10. Yesterday, critical success factors were brand, bucks, and the bull of hype. Today, the critical success factors are technology, team, and market traction.

Moving into tomorrow, Mr. Reichert provided the audience with limited hope and reality checks.
1. The ecosystem metaphor, not the bubble metaphor, is at play. As the water was fertile, the high-tech industry was marked by an algae boom. Now that the money has dried up, much of the algae are dying but there is still room for life.
2. The focus in new ventures must be on creating value, not creating wealth.
3. Managers must plan for the worst.
4. If you build it, they probably won’t come.
5. Not all small companies can become big companies. Revenue goals might need to be set at 10 to 15 million.
6. Not all good firms are venture fundable. Venture capitalists are looking for firms that can grow rapidly, grow large, and achieve disproportionate profitability.
7. VCs are devolving to boutique firms with specialization.
8. Innovation is not dead, but it is slower than we think. It takes time for new technology to make its way through the market.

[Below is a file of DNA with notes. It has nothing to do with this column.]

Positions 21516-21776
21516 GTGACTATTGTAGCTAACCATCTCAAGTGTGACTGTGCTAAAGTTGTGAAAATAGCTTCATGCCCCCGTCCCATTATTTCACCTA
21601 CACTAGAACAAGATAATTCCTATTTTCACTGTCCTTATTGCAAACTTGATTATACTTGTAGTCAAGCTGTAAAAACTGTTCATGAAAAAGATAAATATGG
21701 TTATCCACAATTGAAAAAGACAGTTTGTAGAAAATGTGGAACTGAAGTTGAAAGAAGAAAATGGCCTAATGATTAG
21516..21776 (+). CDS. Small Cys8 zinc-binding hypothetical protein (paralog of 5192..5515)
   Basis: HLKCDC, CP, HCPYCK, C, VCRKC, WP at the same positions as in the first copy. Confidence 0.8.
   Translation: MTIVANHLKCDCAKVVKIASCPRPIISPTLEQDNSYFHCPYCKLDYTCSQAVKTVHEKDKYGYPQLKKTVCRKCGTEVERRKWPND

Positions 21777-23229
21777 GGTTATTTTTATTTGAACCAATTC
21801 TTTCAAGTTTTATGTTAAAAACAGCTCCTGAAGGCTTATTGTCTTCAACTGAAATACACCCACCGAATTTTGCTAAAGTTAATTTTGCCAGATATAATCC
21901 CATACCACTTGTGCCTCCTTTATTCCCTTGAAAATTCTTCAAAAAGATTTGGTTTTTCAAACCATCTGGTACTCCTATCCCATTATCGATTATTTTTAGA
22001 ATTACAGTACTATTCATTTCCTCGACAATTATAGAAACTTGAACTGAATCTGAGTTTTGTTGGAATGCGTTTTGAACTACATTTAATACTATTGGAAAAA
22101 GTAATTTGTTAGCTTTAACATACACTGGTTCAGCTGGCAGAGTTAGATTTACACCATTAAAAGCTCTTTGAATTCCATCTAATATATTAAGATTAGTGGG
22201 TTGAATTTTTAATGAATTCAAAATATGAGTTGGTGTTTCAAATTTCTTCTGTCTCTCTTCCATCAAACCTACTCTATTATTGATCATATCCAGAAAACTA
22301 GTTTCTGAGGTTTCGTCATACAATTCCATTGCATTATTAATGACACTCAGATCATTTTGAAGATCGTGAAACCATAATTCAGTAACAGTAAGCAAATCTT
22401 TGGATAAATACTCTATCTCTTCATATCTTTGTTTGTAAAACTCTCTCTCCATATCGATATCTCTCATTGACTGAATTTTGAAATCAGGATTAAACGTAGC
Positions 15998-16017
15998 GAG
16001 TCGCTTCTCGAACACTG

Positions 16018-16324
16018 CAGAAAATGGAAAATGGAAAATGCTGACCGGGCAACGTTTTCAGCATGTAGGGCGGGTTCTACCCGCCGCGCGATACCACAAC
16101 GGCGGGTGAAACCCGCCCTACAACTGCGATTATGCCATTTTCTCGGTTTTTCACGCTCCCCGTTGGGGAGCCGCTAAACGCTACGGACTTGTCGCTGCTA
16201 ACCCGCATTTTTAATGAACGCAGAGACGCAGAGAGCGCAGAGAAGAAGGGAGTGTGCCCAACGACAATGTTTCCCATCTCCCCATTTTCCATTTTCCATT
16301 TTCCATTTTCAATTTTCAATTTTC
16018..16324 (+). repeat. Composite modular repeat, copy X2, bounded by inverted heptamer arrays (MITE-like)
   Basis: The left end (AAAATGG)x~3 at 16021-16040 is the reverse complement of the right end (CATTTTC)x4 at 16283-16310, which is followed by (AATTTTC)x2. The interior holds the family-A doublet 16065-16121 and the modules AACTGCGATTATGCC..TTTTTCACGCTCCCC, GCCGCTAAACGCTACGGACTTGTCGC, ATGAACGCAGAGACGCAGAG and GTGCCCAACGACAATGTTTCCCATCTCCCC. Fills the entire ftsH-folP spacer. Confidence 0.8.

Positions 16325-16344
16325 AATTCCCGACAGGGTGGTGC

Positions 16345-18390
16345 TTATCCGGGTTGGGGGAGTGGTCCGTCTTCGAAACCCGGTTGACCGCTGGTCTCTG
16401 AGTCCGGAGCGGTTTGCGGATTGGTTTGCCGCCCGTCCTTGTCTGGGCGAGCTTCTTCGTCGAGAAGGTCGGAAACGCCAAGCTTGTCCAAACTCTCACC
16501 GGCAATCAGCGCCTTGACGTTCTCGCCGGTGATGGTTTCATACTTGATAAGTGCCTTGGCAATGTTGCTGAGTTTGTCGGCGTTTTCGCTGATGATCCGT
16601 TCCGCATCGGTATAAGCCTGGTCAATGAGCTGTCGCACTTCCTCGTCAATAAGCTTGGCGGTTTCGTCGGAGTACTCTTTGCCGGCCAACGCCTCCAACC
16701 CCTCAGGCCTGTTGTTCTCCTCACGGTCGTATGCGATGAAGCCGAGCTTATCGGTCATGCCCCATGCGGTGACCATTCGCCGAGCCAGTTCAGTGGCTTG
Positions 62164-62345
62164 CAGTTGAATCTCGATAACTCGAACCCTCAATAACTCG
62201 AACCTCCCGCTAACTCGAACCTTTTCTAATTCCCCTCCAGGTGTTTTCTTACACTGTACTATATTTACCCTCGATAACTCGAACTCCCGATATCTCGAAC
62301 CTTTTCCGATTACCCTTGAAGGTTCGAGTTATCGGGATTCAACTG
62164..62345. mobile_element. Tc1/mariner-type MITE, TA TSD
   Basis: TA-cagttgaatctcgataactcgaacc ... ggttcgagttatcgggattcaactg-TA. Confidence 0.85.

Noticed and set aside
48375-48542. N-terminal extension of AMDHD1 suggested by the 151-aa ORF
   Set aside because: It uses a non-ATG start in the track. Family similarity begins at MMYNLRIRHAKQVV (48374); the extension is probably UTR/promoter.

9. There are real, big problems to solve.
10. People trump technology.

In the Q&A, Mr. Reichert added that a manager of a new firm is “like an actor, their passion drives their work.” As to venture capitalist, their job is not to be risk takers, but investors that can achieve disproportionate returns.

Following the keynote, 10 firms presented their case for funding. While each firm presented an overview of their value offering, marketing plan, management team, and financial expectations, what is provided below is a brief version of each firm’s market proposition.
1. EMNS is targeting the chemical, food, and pharmaceutical industry with a document management system to improve the supply chain.
2. ComputerProx is targeting the health care industry with post-authentication of workstations to ensure that data access is restricted when a worker leaves their computer.
3. Applied Payment is targeting small and mid sized businesses with on-line transactions in payer authentication for Visa and MasterCard charges
4. NSC TechWorks is targeting businesses with a document management web service.
5. Civilian Capital, the sexiest company, is targeting consumers with a combination of Hollywood and High Finance.
6. My Footpath is targeting consumers and high schools with a web service for identifying appropriate colleges for graduating students.